Meh, I've been rewatching Star Trek TOS, TNG and DS9, and while all three are enjoyable, I do think that TNG is better than TOS, and DS9 improves once the war with the Dominion starts.
Voyager, I ended up missing the last two seasons of it (I was amused that Stargate: Universe was basically Voyager with stargates). I haven't seen any of Enterprise.

DesertBerean
04-22-2014, 10:18 PM
Yup....While TOS will always be special to me, TNG is better. I did watch much of Voyager and DS9, not so much at all of the others.

robrecht
04-22-2014, 10:26 PM
Yeah, Star Trek would be NOWHERE without the pioneer LOST IN SPACE!Maybe so, but note the micro evolutionary progress from the Jupiter 2 to the Enterprise, from Robot to Data, etc, all of which suggests the macro evolutionary leap from Lost in Space to Starfleet. And, while Voyager has a similar theme, it is so much better, it's not even funny. They were all the way over in the Delta Quadrant and could still travel around for decades exploring, while Judy, Penny, and Will were mostly stuck one single planet. Now let's talk about kids on space ships. They do not belong there. Surely, you will bring up Wesley Crusher, well, I agree, that was a mistake. About the best thing that happened on Lost in Space was that Maureen Robinson somehow found her way back to earth, where she went into hiding as Dr. Janet Craig at the Shady Rest Hotel, which allowed us to continue to watch Billie Jo, Bobbie Jo, and Betty Jo. Sorry, Cerealboy.

Raphael
04-22-2014, 10:48 PM
Let's talk about Tv shows from my time :hehe:

I talk enough of Mike the Knight (http://www.miketheknight.com/en-us/index.html) and Postman Pat (http://www.postmanpat.com/) and Kune's Kitchen (http://tvnz.co.nz/kunes-kitchen/kune-s-5870276) with my daughters thanks :rasberry:

Carrikature
04-23-2014, 06:44 AM
I talk enough of Mike the Knight (http://www.miketheknight.com/en-us/index.html) and Postman Pat (http://www.postmanpat.com/) and Kune's Kitchen (http://tvnz.co.nz/kunes-kitchen/kune-s-5870276) with my daughters thanks :rasberry:

Don't forget Sofia the First. :lol:

Teallaura
04-23-2014, 07:09 AM
Maybe so, but note the micro evolutionary progress from the Jupiter 2 to the Enterprise, from Robot to Data, etc, all of which suggests the macro evolutionary leap from Lost in Space to Starfleet. And, while Voyager has a similar theme, it is so much better, it's not even funny. They were all the way over in the Delta Quadrant and could still travel around for decades exploring, while Judy, Penny, and Will were mostly stuck one single planet. Now let's talk about kids on space ships. They do not belong there. Surely, you will bring up Wesley Crusher, well, I agree, that was a mistake. About the best thing that happened on Lost in Space was that Maureen Robinson somehow found her way back to earth, where she went into hiding as Dr. Janet Craig at the Shady Rest Hotel, which allowed us to continue to watch Billie Jo, Bobbie Jo, and Betty Jo. Sorry, Cerealboy.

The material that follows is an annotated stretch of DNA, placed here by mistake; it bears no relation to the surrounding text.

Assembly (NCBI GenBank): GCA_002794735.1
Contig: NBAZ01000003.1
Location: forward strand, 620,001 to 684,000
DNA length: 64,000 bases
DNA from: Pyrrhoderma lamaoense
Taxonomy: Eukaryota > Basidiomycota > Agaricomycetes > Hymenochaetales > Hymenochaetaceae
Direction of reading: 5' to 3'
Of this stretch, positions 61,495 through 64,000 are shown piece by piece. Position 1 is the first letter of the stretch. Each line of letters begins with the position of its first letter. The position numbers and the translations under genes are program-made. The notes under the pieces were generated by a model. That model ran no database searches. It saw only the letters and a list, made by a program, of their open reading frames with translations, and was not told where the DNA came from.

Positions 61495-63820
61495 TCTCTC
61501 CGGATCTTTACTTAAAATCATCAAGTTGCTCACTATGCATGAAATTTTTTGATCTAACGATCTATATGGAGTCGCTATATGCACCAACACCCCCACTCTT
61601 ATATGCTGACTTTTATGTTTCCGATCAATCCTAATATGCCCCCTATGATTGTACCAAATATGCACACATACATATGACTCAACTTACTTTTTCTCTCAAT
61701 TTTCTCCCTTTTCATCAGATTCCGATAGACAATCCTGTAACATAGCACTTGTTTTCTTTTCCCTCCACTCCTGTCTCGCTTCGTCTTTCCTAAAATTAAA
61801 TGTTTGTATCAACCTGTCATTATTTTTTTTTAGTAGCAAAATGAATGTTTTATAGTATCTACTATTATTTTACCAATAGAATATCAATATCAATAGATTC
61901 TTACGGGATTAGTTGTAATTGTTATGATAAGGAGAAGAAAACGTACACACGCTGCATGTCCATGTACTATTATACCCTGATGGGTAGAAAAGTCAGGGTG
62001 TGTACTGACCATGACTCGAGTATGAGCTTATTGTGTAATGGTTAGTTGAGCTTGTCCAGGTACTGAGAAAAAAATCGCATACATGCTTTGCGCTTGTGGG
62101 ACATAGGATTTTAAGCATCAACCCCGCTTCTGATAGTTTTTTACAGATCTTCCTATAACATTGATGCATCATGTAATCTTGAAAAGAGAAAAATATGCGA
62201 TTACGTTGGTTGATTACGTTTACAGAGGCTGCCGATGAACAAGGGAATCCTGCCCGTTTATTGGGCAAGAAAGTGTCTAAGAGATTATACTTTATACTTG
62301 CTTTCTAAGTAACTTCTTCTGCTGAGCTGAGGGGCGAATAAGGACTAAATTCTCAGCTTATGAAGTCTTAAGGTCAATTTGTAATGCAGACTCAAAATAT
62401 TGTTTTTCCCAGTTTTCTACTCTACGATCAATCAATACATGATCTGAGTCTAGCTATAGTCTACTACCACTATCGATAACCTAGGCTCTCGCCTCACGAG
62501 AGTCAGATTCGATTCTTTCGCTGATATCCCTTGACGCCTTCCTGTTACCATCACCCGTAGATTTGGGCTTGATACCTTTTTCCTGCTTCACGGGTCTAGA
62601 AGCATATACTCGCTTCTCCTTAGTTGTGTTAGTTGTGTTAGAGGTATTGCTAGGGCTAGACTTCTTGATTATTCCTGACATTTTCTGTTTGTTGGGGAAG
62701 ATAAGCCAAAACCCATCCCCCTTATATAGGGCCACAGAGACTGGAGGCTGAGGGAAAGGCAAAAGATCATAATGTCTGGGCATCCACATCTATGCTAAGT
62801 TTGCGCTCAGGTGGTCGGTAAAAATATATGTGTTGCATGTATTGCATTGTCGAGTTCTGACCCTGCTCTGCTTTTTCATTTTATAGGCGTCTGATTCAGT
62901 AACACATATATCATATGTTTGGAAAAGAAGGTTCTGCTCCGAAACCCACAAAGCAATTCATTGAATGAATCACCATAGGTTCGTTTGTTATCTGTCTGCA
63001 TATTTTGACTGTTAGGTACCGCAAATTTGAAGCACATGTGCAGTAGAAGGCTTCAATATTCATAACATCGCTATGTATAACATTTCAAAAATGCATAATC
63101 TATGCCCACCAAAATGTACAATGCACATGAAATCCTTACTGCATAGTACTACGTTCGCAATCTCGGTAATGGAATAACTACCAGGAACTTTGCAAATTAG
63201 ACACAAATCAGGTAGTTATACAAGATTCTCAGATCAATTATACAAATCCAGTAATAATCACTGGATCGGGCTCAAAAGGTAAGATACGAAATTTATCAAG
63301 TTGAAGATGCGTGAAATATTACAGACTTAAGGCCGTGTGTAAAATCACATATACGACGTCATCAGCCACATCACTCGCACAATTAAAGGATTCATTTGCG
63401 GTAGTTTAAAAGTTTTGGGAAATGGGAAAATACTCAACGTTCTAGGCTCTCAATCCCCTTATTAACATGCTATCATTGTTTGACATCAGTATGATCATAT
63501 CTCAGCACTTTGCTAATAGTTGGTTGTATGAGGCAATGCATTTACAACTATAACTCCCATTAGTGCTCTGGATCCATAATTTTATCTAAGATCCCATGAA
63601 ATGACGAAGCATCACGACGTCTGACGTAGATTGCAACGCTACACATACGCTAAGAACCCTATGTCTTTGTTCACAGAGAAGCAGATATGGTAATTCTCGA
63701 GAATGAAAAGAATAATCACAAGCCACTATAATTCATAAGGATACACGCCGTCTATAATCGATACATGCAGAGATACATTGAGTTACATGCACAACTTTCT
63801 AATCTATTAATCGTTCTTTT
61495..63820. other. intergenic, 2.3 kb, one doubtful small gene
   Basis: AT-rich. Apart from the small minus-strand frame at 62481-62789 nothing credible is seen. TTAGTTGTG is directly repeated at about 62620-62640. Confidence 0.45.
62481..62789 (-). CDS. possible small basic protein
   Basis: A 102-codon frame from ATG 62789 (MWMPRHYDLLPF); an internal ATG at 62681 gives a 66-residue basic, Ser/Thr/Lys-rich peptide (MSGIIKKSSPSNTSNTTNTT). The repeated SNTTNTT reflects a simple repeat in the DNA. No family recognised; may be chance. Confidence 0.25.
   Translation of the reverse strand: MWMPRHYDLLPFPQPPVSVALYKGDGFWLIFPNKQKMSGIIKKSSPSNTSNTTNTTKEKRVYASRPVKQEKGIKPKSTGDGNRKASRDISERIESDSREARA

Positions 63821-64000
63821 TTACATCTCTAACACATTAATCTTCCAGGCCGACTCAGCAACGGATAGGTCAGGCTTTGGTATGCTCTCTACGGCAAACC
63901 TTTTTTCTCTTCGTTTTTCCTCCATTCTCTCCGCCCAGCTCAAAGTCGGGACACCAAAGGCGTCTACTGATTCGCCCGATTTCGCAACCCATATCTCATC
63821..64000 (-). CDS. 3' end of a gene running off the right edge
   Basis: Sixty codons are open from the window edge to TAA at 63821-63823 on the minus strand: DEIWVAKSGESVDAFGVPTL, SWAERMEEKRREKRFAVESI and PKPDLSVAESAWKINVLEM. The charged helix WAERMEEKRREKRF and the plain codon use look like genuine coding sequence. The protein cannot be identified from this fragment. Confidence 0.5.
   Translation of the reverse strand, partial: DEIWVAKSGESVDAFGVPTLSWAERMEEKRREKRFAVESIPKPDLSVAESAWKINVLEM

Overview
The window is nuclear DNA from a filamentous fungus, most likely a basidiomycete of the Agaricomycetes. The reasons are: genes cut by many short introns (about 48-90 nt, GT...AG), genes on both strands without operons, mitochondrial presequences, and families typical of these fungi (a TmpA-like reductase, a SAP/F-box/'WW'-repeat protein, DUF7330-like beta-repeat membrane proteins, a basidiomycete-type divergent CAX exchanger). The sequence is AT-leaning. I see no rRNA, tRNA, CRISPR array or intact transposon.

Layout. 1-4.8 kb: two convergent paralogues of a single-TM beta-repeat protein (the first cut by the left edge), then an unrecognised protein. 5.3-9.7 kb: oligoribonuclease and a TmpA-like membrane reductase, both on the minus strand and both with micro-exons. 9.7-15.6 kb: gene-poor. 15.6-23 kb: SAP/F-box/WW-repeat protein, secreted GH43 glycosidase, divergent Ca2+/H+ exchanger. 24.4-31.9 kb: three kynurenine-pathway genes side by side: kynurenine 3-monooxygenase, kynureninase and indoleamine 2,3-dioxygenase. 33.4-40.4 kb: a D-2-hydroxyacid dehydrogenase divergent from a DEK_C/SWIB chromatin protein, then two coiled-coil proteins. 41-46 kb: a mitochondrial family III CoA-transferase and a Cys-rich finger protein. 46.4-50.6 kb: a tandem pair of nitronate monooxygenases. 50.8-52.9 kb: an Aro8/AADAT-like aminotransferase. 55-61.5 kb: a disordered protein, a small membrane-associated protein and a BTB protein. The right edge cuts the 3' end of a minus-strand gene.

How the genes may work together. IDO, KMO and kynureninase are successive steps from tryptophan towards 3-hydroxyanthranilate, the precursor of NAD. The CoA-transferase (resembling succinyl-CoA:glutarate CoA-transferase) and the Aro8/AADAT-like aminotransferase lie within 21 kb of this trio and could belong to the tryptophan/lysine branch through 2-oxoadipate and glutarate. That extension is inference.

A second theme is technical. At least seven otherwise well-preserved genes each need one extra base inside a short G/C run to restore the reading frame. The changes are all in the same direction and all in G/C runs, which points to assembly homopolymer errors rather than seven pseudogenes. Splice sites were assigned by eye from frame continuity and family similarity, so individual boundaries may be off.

^:lmbo:


We sooooo need amens back!!!

Sparko
04-23-2014, 07:13 AM
Klaatu barada nikto

Teallaura
04-23-2014, 07:19 AM
The Day the Earth Stood Still was a movie... :ahem:

Sparko
04-23-2014, 07:48 AM
Forbidden Planet was a movie... :ahem:

It was from "The day the Earth Stood Still," nimwit.

Teallaura
04-23-2014, 07:51 AM
It was from "The day the Earth Stood Still," nimwit.

:poke: I'd already changed it - I always get those two titles mixed up.

Sparko
04-23-2014, 07:56 AM
:poke: I'd already changed it - I always get those two titles mixed up.

Nicto Barada Klaatu! :glare:

Cow Poke
04-23-2014, 07:59 AM
Maybe so, but note the micro evolutionary progress from the Jupiter 2 to the Enterprise, from Robot to Data, etc, all of which suggests the macro evolutionary leap from Lost in Space to Starfleet. And, while Voyager has a similar theme, it is so much better, it's not even funny. They were all the way over in the Delta Quadrant and could still travel around for decades exploring, while Judy, Penny, and Will were mostly stuck one single planet. Now let's talk about kids on space ships. They do not belong there. Surely, you will bring up Wesley Crusher, well, I agree, that was a mistake. About the best thing that happened on Lost in Space was that Maureen Robinson somehow found her way back to earth, where she went into hiding as Dr. Janet Craig at the Shady Rest Hotel, which allowed us to continue to watch Billie Jo, Bobbie Jo, and Betty Jo. Sorry, Cerealboy.

I just hate it when you're SO right! :glare:

Teallaura
04-23-2014, 08:01 AM
Nicto Barada Klaatu! :glare:

:rasberry:

robrecht
04-24-2014, 04:49 AM
I just hate it when you're SO right! :glare:
But I love it when you admit this!

phank
04-24-2014, 06:51 PM
Meanwhile, studies show that eyewitness identifications are wrong about half the time. That is, the eyewitness either picks the wrong person out of the lineup when the actual suspect is there, or picks someone out when the suspect isn't in the lineup at all. Half the time.